Rent Breathing Space in NYC

Busy city dwellers and artists need space to work and create
March 28, 2014 Updated: March 28, 2014

NEW YORK—Opportunity presents itself in many forms in the city. At just over 300 square miles, New York is the densest city in the country. Development and population growth are only set to continue, even as land prices soar. 

But tiny pockets of real estate, underused spaces, have lent themselves to become economic drivers and creative solutions in both the private and public sector.

Room to Breathe

Julien Smith, bestselling author, public speaker, and entrepreneur, has long been obsessed with private space, which is a commodity in and of itself in urban areas.

In creating a simple, convenient way to provide busy city dwellers and workers with on-demand solitude, he came up with Breather—a platform that lets users rent space by the hour.

The startup of “beautiful spaces on the go” first piloted in Montreal, and then rolled out in New York City just weeks ago with four locations, lots of interest, and more to come.

“I think that, by and large, people believe that this is an idea whose time has come,” Smith said.

Breather unlocks thousands upon thousands of units, excess real estate in the city—space Smith said is essentially wasted—and turns them into light and airy, quietly curated spaces being marketed as temporary workspaces.

Many users have taken to it as a private office away from the office, using it for phone calls, Wi-Fi access, giving presentations to clients, or even a nap.

It’s for the person working at Starbucks who wishes it wasn’t so loud, Smith said, or someone with a few hours to kill before their flight and needs a quiet spot to work. 

Breather’s rooms are $25 an hour, and are located in SoHo, Midtown West, and Flatiron in Manhattan. Users book a time and location through the Breather app or website, and receive a Lockitron code to open the room.

So far the company has been working with a commercial leasing agency, Manhattan Commercial Realty (MCR) to find these spaces. Though comparisons between Breather and other sharing economy companies have been made, it is not likely someone who sublets their apartment for a few days has a private office to lend out just as easily.

Breather will continue to expand throughout the city, MCR broker Chandra Henderson said in a statement. Henderson looks for rooms that are clean, quiet, and classy, and in places with a lot of energy.

“We have someone on staff, my co-founder, who works really hard making a space look amazing,” Smith said.

The rooms all have tables, chairs, desks, Wi-Fi, and enough space for large groups, as the main usage is for business professionals, Henderson said. 

Breather has also been popular with artists seeking rehearsal space, Smith said.

Space to Create

Artists are getting priced out of many neighborhoods that are increasingly zoned industrial, and city officials are paying attention. The city is now renting out space in underutilized public buildings.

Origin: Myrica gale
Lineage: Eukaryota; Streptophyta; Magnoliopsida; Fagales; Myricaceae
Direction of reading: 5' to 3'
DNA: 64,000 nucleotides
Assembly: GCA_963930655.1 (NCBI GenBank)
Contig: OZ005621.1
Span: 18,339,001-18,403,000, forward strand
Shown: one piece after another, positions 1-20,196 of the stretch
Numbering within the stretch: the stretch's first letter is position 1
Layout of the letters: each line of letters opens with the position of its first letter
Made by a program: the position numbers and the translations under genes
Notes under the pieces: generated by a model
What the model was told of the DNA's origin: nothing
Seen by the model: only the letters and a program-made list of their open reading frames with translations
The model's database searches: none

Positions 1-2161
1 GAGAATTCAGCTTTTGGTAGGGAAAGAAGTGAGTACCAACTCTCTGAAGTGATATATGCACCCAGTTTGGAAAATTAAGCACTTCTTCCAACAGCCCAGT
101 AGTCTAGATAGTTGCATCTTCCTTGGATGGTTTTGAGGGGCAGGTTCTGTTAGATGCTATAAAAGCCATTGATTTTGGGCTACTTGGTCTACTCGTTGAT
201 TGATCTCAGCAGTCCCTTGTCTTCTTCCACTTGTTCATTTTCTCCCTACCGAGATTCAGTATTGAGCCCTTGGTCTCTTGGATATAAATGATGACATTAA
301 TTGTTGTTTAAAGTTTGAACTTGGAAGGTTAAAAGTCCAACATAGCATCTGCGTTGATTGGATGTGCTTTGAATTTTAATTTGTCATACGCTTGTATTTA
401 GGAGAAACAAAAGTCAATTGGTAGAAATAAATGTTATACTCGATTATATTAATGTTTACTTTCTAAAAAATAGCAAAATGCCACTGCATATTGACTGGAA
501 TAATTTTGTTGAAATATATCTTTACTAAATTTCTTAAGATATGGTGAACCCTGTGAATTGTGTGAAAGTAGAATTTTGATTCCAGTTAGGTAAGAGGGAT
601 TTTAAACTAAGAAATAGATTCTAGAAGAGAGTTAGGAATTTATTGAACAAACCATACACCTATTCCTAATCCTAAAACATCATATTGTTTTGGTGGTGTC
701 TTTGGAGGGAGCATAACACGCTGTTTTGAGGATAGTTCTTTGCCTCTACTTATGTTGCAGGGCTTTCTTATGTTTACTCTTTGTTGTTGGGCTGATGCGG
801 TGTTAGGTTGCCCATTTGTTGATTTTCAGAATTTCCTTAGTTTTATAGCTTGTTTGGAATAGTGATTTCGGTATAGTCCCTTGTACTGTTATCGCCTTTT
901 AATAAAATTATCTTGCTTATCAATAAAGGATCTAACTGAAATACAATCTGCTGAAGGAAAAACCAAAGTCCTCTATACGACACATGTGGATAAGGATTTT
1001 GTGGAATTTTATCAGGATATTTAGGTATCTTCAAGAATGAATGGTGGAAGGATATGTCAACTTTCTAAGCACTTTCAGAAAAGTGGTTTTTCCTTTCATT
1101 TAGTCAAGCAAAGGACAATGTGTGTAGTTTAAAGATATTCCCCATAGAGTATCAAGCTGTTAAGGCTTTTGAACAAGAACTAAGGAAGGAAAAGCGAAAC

Spaceworks, for example, was developed by the Department of Cultural Affairs (DCA) to help artists find space. It is currently in its pilot stage, with one location with rehearsal space in Long Island City (LIC), and another location with studios in Gowanus. Both are in privately owned buildings.

The demand is clear. About 50 applications flooded in for the first two art studios that opened. To date, around 200 dancers, actors, and musicians use the LIC rehearsal space on a reserve-by-the-hour basis. 

Spaceworks is working with libraries in Red Hook and Williamsburg, and a building on Governors Island, to turn unused space into new studios and rehearsal rooms.

From the many focus groups Spaceworks held with artist communities around the city, affordability is the most immediate issue. 

Short-term workspaces are nothing new, and there are companies in the city that have been offering these kinds of rentals for over 50 years. The city is trying to attract and retain small groups and companies in various industries like the tech and creative sectors. Shared workspaces with atmospheres from cozy to club-like were borne from necessity and garnered by government help. 

Executive Director Paul Parkhill said affordability is the biggest issue—many artists are renting studios based on monthly cost rather than per-square-footage—but not the only issue. 

“As a musician I know, beyond affordability, and affordability is a huge issue, it’s hard to find a good, clean space,” Parkhill said. “A lot of rehearsal spaces are accidental spaces that become work spaces.”

Musicians end up discovering a room in a church they can use to practice in a couple days a week, for example, but not the well-kept, soundproof rehearsal rooms they would prefer. 

Creative energy and communities of artists have helped define the city for a very long time, Parkhill said, but with space becoming more expensive there is a risk the city will become a place where art is primarily performed and exhibited, not created.

Federal data shows New York City and Los Angeles are largely the cities creative people gravitate toward. New York City has the highest concentration of nonprofit arts organizations, which bring in $3.8 billion a year according to city data. 

“There is some risk that it will cease to be a place where art is made on a large scale,” Parkhill said. “I think Spaceworks represents an important acknowledgement of the city that this is an issue. … The reason we’re doing this is because the market is not creating affordable space for artists now.”